Electric Currents

Tesla Model 3: The Market Just Roared

Apr 05, 2016

As of Elon Musk's last tweet, Tesla had pre-orders for some 276,000 Model 3 electric sedans, but mine isn't one of them... yet.

When I launched EV World January 1, 1998, I fully expected that within a couple years, there would be multiple thousands of electric cars on the road, starting in California, but eventually spreading across the nation as other states who'd adopted the state's tough emissions rules, would follow Sacramento's lead, requiring increasing percentages of automobiles sold within their borders to be 'zero emission.'

Those were hopeful, halcyon days, especially for EV1 and EV+ drivers who extolled the virtues of their electric cars even if their effective driving range wasn't much over 60-80 miles on a charge. Back then, the public could lease electric models from GM, Honda, and Ford. Businesses and government entities could lease models from Toyota, Nissan and Chrysler. Given the California Air Resources Board's quota, maybe something like 5,000 electric cars in total hit the road between 1998 and 2000. Of course, lurking and working in the background were oil industry sappers and the car industry, itself looking to undermine the state's mandate, which largely succeeded by 2003-2004, leading to the infamous crushing of GM's wonderful little EV1 and the filming of 'Who Killed the Electric Car?"

Back then and even up to the present, opponents have argued that governments shouldn't be in the business of picking winners and losers, especially when it comes to technology. We should let the 'market speak.'

Well, this past weekend the market not only spoke, it ROARED!

Even before Elon Musk revealed the cars last Thursday night in Hawthorne, California, the company had taken 115,000 pre-orders! People stood in line for hours, some a couple days, to put down their names and hand the company $1000 to get on what will be a two year waiting list for the Model 3, Tesla's $35,000, five-seat, 215-mile range electric sedan. By the end of the weekend, the numbers had swollen to 276,000 pre-orders, worth, if everyone commits to buying the car, nearly $10 billion! And while the deposits are refundable, Tesla's bank account is now flush with more than three-quarters of a billion, all in just three days time!

Now there are lots of pundits out there fretting that Tesla can't pull this off. That they are a financial house of cards with quality control problems and shady accounting practices. I am not a financial analyst, I can barely keep my Quickbooks account up-to-date. Deciphering annual reports and 10K forms is as foreign to me as reading or caring about baseball stats. They point out problems with the gigafactory in Nevada and flaps over the falcon door on the Model X, some going so far as to speculate that the Model 3 will be the death knell of the company. In fact, there appears to be no end to the litany of challenges facing Musk and company, including high-level management defections.

None of this has phased "the market." I am guessing that when Musk tweets the seven day total of reservations for the Model 3 late Wednesday, they'll have at least a third-of-a-million orders in hand. That's what a I call "the market" at work: people are "voting" with their pocketbooks in extraordinary numbers for an expensive vehicle that, apart from the handful of prototypes, hasn't even been built yet; and something many of them will have to wait years before they can sign the paperwork.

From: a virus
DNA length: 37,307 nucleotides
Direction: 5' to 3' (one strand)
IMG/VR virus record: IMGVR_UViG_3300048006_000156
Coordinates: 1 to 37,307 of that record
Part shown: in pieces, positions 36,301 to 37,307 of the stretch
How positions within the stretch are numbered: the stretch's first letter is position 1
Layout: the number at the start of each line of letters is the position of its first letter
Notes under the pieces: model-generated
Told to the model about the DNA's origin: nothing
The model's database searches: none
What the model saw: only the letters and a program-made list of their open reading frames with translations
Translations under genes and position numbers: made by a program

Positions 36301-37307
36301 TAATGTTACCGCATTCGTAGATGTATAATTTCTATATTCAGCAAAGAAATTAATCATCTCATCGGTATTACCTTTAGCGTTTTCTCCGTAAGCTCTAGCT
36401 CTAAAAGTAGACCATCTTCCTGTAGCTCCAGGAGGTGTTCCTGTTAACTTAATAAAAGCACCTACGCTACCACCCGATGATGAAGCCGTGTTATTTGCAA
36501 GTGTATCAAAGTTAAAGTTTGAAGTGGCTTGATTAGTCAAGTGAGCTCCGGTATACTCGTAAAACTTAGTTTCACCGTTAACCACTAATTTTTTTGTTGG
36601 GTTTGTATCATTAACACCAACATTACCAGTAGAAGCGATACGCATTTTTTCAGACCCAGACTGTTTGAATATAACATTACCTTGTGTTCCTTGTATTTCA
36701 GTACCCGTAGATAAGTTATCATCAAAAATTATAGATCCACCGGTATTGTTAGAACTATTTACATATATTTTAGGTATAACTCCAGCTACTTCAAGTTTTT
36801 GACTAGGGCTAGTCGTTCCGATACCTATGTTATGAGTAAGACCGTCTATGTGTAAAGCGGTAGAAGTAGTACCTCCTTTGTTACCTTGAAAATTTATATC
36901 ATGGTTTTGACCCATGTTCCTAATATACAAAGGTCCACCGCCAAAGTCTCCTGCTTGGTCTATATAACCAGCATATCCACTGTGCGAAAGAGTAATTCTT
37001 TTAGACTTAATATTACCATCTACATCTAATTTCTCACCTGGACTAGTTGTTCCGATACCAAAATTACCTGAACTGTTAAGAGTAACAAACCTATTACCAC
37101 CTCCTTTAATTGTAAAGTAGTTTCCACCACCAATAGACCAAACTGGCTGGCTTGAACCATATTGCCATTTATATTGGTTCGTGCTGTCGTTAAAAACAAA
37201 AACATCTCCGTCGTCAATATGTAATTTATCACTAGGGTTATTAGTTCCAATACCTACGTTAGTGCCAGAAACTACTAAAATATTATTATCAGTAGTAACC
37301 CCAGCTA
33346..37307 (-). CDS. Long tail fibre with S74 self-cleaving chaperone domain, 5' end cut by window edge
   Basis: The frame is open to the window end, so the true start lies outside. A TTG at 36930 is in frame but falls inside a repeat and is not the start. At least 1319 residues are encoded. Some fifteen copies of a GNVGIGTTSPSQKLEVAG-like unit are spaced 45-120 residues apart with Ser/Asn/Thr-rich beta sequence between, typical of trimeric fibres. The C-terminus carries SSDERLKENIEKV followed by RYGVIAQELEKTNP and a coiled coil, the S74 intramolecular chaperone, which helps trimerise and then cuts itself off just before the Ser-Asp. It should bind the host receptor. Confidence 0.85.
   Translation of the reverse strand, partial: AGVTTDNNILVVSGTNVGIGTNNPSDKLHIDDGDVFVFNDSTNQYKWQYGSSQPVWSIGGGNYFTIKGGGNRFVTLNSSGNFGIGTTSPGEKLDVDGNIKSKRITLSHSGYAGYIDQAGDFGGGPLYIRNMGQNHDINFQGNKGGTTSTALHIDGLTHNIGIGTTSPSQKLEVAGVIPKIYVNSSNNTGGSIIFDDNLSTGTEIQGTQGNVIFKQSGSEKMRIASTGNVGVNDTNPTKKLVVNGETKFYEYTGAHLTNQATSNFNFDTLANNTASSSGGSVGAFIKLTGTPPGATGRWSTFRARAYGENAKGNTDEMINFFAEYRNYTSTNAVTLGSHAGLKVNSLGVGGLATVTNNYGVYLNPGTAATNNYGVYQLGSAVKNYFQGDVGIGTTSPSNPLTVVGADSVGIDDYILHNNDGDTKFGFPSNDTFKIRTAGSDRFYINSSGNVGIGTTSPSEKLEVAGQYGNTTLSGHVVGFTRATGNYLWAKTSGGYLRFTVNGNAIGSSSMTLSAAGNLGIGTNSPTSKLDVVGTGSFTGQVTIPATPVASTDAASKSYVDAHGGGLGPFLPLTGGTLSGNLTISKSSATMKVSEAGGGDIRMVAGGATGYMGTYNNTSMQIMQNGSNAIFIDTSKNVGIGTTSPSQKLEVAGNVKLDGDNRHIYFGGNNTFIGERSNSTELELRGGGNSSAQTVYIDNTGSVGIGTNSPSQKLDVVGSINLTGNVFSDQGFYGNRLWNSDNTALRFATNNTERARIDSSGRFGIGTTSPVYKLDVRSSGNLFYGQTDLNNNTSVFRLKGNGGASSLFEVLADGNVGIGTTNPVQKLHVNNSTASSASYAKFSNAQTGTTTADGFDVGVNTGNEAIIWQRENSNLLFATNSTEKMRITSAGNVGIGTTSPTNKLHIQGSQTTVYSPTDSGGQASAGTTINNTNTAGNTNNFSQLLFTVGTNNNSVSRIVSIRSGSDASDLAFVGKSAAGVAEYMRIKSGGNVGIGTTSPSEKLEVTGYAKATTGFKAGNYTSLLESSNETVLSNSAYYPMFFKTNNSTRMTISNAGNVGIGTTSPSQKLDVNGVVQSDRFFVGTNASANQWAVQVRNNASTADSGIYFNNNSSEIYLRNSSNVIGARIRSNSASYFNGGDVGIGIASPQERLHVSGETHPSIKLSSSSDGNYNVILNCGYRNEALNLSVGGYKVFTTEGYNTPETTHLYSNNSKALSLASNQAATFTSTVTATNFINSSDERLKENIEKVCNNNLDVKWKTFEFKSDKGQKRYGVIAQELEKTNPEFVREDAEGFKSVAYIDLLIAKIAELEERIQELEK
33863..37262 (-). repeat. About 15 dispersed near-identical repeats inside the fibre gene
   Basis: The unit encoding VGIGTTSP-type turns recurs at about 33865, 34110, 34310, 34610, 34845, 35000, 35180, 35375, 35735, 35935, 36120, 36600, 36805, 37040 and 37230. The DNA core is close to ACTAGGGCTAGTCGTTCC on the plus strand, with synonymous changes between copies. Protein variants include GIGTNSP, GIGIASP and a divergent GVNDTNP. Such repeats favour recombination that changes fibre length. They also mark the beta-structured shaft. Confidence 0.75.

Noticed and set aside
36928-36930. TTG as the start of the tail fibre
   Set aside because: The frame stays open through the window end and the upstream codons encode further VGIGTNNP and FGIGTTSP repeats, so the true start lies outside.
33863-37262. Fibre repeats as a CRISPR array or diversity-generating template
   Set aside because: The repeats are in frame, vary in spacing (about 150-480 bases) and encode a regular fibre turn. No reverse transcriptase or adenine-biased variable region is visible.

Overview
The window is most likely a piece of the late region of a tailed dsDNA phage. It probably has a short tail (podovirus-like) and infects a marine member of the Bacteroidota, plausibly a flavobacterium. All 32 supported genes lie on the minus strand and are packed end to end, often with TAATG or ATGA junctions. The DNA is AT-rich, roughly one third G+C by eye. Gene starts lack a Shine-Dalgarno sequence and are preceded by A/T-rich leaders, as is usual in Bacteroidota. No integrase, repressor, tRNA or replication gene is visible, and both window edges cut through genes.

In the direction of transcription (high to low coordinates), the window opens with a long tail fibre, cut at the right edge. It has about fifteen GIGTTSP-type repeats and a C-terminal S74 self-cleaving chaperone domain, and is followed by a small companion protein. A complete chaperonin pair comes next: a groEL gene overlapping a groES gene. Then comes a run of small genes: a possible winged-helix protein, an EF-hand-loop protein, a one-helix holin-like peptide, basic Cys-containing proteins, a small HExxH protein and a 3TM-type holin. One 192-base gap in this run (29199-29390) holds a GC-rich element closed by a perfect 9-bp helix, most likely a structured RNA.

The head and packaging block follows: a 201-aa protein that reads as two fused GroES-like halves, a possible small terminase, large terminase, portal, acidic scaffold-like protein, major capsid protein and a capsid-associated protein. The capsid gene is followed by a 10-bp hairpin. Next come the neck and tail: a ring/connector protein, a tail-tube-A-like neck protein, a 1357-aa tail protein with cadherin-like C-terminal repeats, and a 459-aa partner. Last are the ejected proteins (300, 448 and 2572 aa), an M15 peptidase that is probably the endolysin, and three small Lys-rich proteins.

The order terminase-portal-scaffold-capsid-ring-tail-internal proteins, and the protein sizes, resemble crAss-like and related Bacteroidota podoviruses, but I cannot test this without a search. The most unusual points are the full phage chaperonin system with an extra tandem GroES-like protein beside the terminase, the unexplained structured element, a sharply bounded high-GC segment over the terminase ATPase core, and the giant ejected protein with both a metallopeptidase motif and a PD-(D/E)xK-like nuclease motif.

At the moment, I am not one of them though my wife (the sober, practical one in the family) did ask me over the weekend, why I hadn't put in our order. Now, when she says that, and I am not entirely sure she wasn't halfway serious, you know there's been a sea change taking place, one that has very clearly become a global phenomenon. I came across a headline this morning to the effect that people aren't buying a "car," they are buying a "Tesla." There is now, despite the issues the company is having, an unmistakable cachet associated with owning the brand that once was reserved for the likes of Mercedes and Cadillac.

Yesterday someone asked me on social media (I now have 4,500+ followers on Twitter) if they should put in a pre-order or just wait to 2018 to see if the car will be available. I replied that with demand for the car exceeding even Musk's wildest dreams (he tweeted that he thought maybe 20-30 people would line up outside their showrooms to order the car, when in fact it was not uncommon to have hundreds in line), I really don't think it makes much difference now. Either way, it's going to be a long wait.

Besides, there are some fairly interesting other options coming down the pike, starting with the Chevy Bolt. Given the eye-opening success of the Model 3 launch, I am guessing there are frantic planning meetings going on in Japan, Germany and Detroit about how competitors are going to respond and take advantage of what is clearly turning out to be a revolution in motoring expectations: exactly what we'd hoped would have happened back in 1998.

Incidentally, Tesla stock went from $226.22 prior to the Model 3 reveal to trading today at $246 a share. My wife also asked me why we hadn't bought TSLA. My lame response was, as a journalist, I am under obligation to report if I own shares in any companies I write about.

"So?" was her response.

Incidentally, the wife's 401K has always done much better than mine. Maybe I should listen to her more often.

Hmmm, wonder if it'll come in green?

Tesla Model 3

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